The Diabetes Connection to Alzheimer's Disease and Dementia

By now, most of us know that diabetes can lead to a series of other health problems and life-threatening conditions. Too much sugar in the blood left unchecked over time can cause harm to your kidneys, nerves, blood pressure, eyes, skin, and can lead to a heart attack or stroke.

During World Diabetes Month, I dedicated one of my blogs to the growing trend of diabetes-related kidney failure, and just recently addressed liver failure caused by diabetes.

It is now high time to discuss the many common threads between diabetes and Alzheimer's, vascular dementia, and other forms of dementia.[i]

Several studies have indicated that people with diabetes are twice as likely to develop Alzheimer's.

  • Estimates from 2015 report 40% of Alzheimer's cases were connected to both diabetes AND pre-diabetes.ii] 
  • With global projections indicating a 54% spike in adults with diabetes by the year 2030, the potential for Alzheimer's and dementia cases to rise in a direct relationship is very realistic.

In recent years, these studies have shown the link between diabetes and Alzheimer's disease to be so strong that many have suggested a more fitting name for this disease that deteriorates memory and other brain functions – Type 3 Diabetes.

We know that diabetes occurs when the body cannot produce enough insulin (or use the insulin it makes correctly) to control sugar levels (or glucose) in the blood. 

iStock-469723628 memory loss conceptGlucose is one of the primary sources of fuel that the body needs to provide energy to perform all necessary functions. Accordingly, research has proven that glucose is not used correctly in the brains of people with Alzheimer's, quite possibly due to the death of nerve cells that send messages to the brain. Vascular dementia, for example, is caused by a lack of oxygen that kills brain cells, which would typically communicate with each other.[iii] 

Therefore many scientists refer to Alzheimer's and dementia as the "diabetes of the brain" because of how this category of the disease affects the ability of glucose in the brain to "do its job."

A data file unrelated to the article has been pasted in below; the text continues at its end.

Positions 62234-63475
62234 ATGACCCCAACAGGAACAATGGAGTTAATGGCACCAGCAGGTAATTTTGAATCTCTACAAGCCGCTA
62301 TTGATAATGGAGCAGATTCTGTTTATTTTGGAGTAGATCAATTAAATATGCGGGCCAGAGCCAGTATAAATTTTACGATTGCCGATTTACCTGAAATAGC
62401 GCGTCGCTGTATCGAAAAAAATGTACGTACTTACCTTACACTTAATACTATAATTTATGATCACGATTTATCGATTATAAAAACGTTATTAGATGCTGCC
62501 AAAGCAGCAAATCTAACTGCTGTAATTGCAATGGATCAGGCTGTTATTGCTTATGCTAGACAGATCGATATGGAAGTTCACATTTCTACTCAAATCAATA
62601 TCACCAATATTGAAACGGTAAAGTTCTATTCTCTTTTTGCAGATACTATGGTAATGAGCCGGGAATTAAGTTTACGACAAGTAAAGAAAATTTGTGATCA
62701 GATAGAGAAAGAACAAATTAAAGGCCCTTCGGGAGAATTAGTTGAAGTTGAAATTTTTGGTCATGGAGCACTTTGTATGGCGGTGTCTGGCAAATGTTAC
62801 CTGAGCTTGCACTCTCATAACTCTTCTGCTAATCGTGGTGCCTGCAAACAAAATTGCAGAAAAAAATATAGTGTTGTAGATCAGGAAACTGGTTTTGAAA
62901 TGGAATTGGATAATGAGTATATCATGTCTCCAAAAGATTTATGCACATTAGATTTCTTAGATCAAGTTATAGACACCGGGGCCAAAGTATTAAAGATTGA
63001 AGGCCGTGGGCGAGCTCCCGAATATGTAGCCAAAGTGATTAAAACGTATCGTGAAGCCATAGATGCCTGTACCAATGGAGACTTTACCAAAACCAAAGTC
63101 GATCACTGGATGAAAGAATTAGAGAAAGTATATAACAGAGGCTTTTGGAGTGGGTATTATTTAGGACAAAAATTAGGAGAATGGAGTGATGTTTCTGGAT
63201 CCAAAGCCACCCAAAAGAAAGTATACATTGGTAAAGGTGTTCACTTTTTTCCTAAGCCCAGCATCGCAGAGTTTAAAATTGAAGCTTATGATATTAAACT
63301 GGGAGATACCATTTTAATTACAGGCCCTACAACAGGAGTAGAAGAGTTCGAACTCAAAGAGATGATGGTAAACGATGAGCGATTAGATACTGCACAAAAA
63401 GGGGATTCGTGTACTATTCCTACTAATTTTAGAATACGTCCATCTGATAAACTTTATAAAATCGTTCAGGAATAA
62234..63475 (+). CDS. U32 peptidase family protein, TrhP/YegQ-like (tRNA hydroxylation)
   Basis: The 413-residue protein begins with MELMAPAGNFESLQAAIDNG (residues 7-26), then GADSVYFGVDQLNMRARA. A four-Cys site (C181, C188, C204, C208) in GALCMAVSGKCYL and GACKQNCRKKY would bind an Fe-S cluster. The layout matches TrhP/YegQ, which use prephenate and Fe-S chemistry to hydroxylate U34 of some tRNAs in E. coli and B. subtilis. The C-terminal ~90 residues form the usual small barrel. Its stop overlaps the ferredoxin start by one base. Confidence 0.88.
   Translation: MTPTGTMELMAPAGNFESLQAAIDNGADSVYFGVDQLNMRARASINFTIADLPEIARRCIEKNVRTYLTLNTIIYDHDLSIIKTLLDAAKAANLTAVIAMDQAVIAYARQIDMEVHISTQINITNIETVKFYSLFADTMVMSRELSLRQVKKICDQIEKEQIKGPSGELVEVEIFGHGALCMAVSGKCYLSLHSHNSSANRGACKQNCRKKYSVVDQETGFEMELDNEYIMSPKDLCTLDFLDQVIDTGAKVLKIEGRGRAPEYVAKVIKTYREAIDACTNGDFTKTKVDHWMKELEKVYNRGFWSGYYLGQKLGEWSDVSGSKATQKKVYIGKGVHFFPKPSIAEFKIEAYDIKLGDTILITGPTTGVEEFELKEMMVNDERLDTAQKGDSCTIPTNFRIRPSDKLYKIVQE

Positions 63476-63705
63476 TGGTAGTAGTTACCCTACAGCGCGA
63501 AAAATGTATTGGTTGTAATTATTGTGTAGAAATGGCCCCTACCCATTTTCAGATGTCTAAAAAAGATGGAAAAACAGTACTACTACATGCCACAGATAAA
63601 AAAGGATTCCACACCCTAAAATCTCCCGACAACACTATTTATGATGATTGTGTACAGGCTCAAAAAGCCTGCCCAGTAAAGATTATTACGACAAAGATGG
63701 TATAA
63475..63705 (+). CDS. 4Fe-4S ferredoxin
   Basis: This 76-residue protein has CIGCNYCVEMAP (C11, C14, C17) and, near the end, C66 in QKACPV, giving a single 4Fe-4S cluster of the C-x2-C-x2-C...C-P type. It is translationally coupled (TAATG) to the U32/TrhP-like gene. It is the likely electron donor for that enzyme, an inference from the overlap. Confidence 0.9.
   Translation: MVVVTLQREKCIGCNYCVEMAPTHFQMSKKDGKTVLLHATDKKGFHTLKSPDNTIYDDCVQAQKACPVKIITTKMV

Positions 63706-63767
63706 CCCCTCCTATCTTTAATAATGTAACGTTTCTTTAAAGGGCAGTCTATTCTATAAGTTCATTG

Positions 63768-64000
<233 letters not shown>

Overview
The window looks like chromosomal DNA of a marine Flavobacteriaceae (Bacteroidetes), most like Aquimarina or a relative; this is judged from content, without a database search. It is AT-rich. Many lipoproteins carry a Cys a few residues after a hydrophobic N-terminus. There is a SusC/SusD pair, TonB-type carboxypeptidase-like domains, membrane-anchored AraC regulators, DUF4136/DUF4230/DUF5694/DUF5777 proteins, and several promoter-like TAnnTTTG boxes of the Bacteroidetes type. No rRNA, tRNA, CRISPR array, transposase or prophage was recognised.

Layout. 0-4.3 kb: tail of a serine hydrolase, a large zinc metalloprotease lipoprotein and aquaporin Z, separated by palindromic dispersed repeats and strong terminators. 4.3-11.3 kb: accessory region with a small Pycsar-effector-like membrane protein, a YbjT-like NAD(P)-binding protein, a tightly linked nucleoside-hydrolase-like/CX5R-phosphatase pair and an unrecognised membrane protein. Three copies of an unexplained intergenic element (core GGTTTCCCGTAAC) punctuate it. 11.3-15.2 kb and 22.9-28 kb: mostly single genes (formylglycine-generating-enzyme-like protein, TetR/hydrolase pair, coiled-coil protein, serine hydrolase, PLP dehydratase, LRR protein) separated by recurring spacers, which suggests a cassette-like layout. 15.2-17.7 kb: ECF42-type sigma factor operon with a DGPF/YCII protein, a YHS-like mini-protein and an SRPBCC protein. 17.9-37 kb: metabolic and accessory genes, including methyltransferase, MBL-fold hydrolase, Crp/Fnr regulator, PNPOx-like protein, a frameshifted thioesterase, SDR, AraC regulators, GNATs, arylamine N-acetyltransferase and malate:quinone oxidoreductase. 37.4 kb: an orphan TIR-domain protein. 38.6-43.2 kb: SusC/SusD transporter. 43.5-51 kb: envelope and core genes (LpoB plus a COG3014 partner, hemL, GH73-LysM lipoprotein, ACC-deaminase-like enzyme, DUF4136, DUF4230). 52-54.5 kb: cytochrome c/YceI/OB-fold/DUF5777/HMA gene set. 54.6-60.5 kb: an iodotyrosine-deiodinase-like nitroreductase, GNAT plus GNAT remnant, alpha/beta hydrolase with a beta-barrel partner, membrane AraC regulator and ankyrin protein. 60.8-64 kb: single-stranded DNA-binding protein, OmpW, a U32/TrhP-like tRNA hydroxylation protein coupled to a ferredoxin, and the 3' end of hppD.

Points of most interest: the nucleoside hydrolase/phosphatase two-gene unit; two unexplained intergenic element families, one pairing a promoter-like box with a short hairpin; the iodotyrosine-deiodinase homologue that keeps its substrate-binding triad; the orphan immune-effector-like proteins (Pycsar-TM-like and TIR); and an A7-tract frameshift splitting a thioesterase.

Case studies have also established that type 2 can be a significant risk factor for Alzheimer's and most forms of dementia because they both share the same cardiovascular problems – obesity, heart disease (familial and otherwise), high cholesterol, high blood pressure, damaged blood vessels, and circulation issues.[iv]

Another interesting factor is that our bodies have an insulin-degrading enzyme (IDE) that breaks down insulin to ensure that blood glucose levels do not drop too low. This same IDE also helps to destroy Alzheimer's plaques in the brain. If the IDE is too busy attacking excessive insulin levels in the brain (that are the result of too much sugar consumption from a poor diet), it cannot effectively fight the buildup of plaque, thus causing Alzheimer's.[v]

iStock-482546476 colorful abstract brain illustrationA 2013 study published in the July issue of Alzheimer’s & Dementia that same year was the first to demonstrate that people recently diagnosed with type 2 diabetes also had signs of brain dysfunction. The participants in the study showed elevated levels of insulin resistance in the brain and a reduced ability to use glucose to fuel normal brain function.[vi] 

In addition to the common characteristics involving insulin resistance, another critical factor is age. Alzheimer's and diabetes are the two most common diseases of aging. 12% of all adults aged 65 and over have Alzheimer's, while 26% of the 30 million Americans with diabetes are in this same age group.[vii] 

Aging is a crucial factor to me as I feel that many physicians write-off type 2 as "part of aging" and are seemingly cavalier about care management. This gap in care for the elderly will be a topic of one of my upcoming blogs!

The silver lining for this health dilemma is that the same recommended strategies for managing or preventing diabetes also apply to Alzheimer's.

  • Cut added sugars out of your diet, and while you are at it, commit to eating healthier food that is nutrient-rich, as well as LDL carbs with "good fat" HDL carbs. Consider the Mediterranean Diet!
  • Exercise regularly.
  • Don’t smoke or quit smoking (NOW!) and curb your alcohol intake.
  • Give your brain a regular workout, too. While this applies primarily to Alzheimer’s, the commitment to reading more and playing brain teaser/memory games will also stimulate you to be more active physically.

Finally, while the research is new, diabetes experts feel that insulin and other diabetes drugs could be re-purposed for Alzheimer's, especially those designed for intranasal delivery (as opposed to injections). In the meantime, we should all be committed to the tips mentioned above to prevent both life-threatening diseases.

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Sean Browne

Sean Browne

Former Chief Revenue Officer, CCS Medical

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